HANDLING: From the moment you get your puppy, you should start stroking and touching them all over their bodies, especially their legs, feet and ears. Some ideas; Hold their paws, stroke their pads, lift their ear flaps and move their tail up and down. You should also get them used to being picked up and put down. Ask family members and friends to do the same, they need to be used to being handled by any human.
BRUSHING: I would recommend a soft brush to begin with - Tangle Teezers are ideal, but you'll need to research which brush to use on your breed of dog once they are used to being brushed. Start by introducing your puppy to the brushes, let them sniff and lick. Do one brush on their back, give praise and a treats. Then two brushes, praise and treats, and carry on until your brushing their whole back. Do this same technique for the legs, tail and head. You may want a helper to give treats and distract.
BATHING: Baths can be scary for a puppy. Start by just putting your dog in the bath, let them walk around and sniff, praise, take them out and go for a play. Do this a few times. Next day do the same, but turn on the shower head on, and don't point it at them. The following day, do the same but slowly move the shower head towards them, and wet their feet. If your puppy seems happy with this, you can wet the whole body the next day. Avoid spraying water on eyes and inside ears, this will be uncomfortable for your puppy and could put them off being bathed. Only use dog friendly soaps on your dog, human shampoo will harm their skin and coat.
DRYING: Dryers are also very scary at first! Begin with getting used to just the noise. Turn on your dryer, leave it on a worktop for 5 minutes and carry on with your daily routine. Do this a few times a day. Next step, get a helper to hold the dryer, point it at the floor from two metres away. Sit under the dryer with treats and encourage your puppy to walk into the air for a treat. Get your helper to gradually move closer with the dryer, and give treats for walking or sitting in air. Finally do this process again without you sat on the floor. Monitor the temperature and distance of dryer, dog's skin will easily burn.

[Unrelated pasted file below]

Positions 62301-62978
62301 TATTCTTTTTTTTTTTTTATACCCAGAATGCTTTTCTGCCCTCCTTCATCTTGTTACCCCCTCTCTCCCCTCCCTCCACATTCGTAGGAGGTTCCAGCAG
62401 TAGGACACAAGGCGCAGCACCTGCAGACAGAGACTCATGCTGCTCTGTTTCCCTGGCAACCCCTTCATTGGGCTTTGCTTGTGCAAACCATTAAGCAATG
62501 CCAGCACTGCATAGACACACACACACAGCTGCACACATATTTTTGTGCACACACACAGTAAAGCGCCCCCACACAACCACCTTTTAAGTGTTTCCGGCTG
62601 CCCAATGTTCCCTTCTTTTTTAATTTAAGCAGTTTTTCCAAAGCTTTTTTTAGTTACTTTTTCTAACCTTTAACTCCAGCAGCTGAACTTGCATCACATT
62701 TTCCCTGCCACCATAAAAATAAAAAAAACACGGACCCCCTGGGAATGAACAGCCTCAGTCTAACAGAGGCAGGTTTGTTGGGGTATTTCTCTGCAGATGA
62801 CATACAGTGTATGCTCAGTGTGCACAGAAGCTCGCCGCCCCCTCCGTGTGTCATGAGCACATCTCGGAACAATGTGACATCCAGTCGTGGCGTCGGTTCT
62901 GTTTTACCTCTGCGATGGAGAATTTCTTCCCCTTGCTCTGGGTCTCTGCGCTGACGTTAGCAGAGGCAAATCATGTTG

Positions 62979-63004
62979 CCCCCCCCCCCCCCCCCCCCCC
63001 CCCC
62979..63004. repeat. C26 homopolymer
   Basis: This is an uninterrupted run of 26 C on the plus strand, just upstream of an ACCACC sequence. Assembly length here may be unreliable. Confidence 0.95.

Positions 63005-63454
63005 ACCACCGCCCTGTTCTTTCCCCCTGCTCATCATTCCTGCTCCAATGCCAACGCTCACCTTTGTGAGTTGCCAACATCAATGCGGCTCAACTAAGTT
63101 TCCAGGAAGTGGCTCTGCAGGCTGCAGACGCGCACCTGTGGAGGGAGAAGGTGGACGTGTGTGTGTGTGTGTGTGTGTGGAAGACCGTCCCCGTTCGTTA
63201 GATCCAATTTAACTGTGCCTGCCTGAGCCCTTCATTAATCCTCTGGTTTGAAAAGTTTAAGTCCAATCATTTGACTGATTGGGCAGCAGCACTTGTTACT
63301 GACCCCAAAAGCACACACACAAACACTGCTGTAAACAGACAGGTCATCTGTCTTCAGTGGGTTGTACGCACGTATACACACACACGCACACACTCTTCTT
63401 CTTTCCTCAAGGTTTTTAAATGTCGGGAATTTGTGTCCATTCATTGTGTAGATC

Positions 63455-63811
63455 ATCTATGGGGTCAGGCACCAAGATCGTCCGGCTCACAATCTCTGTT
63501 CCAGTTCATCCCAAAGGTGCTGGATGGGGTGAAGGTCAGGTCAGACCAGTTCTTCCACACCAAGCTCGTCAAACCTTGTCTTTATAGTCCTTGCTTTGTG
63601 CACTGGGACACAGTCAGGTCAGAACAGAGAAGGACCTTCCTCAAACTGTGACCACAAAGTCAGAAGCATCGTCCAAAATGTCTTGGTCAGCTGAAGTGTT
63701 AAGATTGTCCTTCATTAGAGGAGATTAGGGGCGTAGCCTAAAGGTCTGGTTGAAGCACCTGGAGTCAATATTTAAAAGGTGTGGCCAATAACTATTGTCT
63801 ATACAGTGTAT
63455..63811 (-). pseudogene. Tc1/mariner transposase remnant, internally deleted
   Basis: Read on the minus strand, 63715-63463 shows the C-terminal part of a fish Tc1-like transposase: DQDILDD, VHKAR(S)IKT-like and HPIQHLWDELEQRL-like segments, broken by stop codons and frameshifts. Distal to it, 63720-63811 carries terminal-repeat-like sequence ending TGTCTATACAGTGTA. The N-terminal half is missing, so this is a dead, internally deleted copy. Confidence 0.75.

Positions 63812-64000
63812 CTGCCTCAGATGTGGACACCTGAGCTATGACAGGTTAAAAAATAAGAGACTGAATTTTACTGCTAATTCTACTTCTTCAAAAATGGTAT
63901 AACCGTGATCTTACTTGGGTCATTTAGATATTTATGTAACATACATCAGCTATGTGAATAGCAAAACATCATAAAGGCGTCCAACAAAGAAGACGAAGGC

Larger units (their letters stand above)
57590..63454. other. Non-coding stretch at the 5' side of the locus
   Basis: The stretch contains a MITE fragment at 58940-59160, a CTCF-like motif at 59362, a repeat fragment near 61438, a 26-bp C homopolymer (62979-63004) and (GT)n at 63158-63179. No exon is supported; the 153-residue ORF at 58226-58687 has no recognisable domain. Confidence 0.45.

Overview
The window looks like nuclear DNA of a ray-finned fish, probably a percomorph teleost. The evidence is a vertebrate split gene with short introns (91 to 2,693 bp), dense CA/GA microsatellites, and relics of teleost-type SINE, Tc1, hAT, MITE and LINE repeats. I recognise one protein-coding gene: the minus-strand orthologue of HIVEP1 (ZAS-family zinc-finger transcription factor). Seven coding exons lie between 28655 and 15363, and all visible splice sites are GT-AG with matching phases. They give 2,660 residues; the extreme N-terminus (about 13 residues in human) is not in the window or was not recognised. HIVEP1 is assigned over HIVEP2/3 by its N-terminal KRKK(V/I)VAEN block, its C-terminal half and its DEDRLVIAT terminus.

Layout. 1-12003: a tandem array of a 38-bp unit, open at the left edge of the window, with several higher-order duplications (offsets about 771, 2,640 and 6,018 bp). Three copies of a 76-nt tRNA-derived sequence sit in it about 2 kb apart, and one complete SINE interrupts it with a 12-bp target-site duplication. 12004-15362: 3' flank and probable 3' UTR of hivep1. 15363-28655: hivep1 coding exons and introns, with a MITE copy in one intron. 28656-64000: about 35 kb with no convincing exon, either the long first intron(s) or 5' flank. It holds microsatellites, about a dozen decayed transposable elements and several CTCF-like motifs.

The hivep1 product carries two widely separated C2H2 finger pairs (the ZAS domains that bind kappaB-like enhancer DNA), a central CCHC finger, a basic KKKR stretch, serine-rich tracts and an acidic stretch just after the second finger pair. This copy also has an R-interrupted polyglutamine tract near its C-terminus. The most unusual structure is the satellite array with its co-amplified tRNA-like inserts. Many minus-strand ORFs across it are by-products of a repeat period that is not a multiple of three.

TEETH: Dental hygiene is very important for a dog's overall wellbeing. They should have their teeth cleaned regularly at home. To introduce this, lift your puppy's lips and look at their teeth then praise and treat. Do this a several times over a few days, and gradually introduce touching the teeth with your finger. Once they are used to this, introduce a tooth brush. Let them sniff and lick a dog friendly toothpaste off the brush. Then try touching a tooth with the brush, praise and treat. Then touch two teeth with the brush, praise and treat. Keep increasing until your puppy lets you touch all the teeth, and add in some scrubbing.
EARS: Dog's ears can get quite dirty and smelly and some breeds are very prone to ear infections. To get your puppy used to having their ears touched and cleaned, start by just stroking the inside of their ears, ensuring you are very gentle on the actual ear opening. Once they are used to this, introduce wiping with a dry cotton ball, and then a cotton ball with dog friendly ear cleaner or warm water. You should only ever clean the ear as far as you can see. Do not stick your finger or cotton ball into the ear canal.
NAILS: The majority of dog's will need their nails trimming at least every two months. Nail trimming is often one of the hardest parts of a groomer's job, most dog's just hate it! Get your puppy used to their feet being touched, teach them paw, hold their feet, touch their pads and stroke their nails. It is highly recommend that you get a groomer or vet to trim their nails, or get them to demonstrate the correct technique you so you can do it at home. Remember one wrong clip will put your puppy off nail trimming, so make sure you do it correctly.
KNOW WHEN YOUR DOG HAS HAD ENOUGH: It is so important to make sure that every grooming experience they have is a positive one. While your puppy is young or still learning, keep all grooming tasks little and often. If they start getting grumpy or very fidgety stop and try in a few hours. Forcing a puppy to be brushed or bathed is only going to make them scared or hate the experience. Similarly bathing a dog before any introductions to the tub or shower will completely overwhelm them, and they will likely hate it.